This opinion will be unpublished and
may not be cited except as provided by
Minn. Stat. § 480A.08, subd. 3 (2002).
IN COURT OF APPEALS
William M. Verhaigh,
CSM Corp. (1989),
Commissioner of Employment and Economic Development,
Department of Employment and Economic Development
File No. 1388 03
Joseph H. Belzer, Law Offices of Joseph H. Belzer, P.O. Box 26036, St. Louis Park, MN 55426 (for relator)
Brian T. Benkstein, Felhaber, Larson, Fenlon & Vogt, 225 South Sixth Street, Suite 4200, Minneapolis, MN 55402-4302 (for respondent CSM Corp.)
Lee B. Nelson, Katrina I. Gulstad, Minnesota Department of Employment and Economic Development, 390 Robert Street North, St. Paul, MN 55101 (for respondent commissioner)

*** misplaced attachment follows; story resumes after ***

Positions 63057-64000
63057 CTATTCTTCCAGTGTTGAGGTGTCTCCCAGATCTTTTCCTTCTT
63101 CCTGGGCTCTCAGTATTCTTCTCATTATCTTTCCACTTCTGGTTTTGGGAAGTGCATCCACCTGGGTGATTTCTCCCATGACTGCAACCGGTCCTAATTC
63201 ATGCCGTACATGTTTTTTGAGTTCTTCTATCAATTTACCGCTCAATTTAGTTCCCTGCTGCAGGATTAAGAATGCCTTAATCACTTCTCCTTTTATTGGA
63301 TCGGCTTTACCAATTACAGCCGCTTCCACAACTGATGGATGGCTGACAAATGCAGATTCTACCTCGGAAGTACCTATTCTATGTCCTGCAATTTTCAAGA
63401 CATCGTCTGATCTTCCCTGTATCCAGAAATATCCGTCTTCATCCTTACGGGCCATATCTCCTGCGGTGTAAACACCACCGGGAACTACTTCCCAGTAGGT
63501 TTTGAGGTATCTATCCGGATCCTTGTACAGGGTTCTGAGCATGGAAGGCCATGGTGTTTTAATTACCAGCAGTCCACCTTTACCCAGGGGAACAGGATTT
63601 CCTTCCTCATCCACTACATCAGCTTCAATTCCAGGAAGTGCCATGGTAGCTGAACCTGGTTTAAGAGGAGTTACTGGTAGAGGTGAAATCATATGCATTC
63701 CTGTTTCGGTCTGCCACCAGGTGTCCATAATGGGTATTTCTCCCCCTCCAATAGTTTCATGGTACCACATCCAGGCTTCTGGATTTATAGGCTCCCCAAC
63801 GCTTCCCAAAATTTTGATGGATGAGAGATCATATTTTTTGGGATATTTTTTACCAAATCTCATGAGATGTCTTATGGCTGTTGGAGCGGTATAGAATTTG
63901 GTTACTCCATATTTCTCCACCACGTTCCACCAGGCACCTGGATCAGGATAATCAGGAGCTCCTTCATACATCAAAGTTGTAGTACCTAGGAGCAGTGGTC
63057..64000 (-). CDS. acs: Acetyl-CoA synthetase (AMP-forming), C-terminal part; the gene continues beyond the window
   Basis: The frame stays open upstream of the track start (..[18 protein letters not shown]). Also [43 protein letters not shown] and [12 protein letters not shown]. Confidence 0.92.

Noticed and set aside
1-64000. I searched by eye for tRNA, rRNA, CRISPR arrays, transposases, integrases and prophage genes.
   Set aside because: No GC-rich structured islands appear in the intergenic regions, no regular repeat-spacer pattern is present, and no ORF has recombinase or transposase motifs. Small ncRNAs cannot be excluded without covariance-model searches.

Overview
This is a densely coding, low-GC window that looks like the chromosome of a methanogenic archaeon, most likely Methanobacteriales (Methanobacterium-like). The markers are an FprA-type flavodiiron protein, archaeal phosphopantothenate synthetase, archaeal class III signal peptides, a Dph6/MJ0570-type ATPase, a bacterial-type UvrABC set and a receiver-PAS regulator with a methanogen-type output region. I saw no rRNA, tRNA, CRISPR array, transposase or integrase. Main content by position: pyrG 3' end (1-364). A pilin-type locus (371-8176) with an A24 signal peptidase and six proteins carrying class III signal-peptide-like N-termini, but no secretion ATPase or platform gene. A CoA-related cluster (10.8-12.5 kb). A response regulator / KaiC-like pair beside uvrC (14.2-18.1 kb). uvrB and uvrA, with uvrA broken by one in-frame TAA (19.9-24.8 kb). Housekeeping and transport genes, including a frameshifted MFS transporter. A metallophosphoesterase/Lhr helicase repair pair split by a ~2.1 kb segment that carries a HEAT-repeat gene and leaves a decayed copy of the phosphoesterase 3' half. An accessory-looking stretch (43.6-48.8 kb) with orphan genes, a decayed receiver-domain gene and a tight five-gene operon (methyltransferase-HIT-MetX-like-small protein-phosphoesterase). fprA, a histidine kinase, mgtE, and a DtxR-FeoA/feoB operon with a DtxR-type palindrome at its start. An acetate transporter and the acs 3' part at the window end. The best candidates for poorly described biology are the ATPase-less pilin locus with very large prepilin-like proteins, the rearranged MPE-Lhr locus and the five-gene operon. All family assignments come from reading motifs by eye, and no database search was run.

Considered and decided by
Kalitowski, Presiding Judge; Shumaker, Judge; and Crippen, Judge.*
U N P U B L I S H E D O P I N I O N
GORDON W. SHUMAKER, Judge
Relator challenges the commissioner’s representative’s determination that he was terminated for employment misconduct by engaging in intentional conduct disregarding the standards of behavior the employer has a right to expect when the relator had rented a non-smoking hotel room using his employee discount, and there was underage drinking, smoking, and disruptive behavior. Because there are no facts in the record to show that relator’s actions were intentional, he did not commit employment misconduct as defined by the statute, and we reverse.
Relator William Verhaigh was employed full time as a payroll specialist by respondent CSM Corp. from November 19, 2001, until January 2, 2003. CSM’s business includes hotel management. As a benefit, CSM offers its employees discounts on hotel room rates for hotels that it manages. Relator reserved a non-smoking room at the CSM-managed Country Inn, Woodbury, at a discounted rate for December 31, 2002.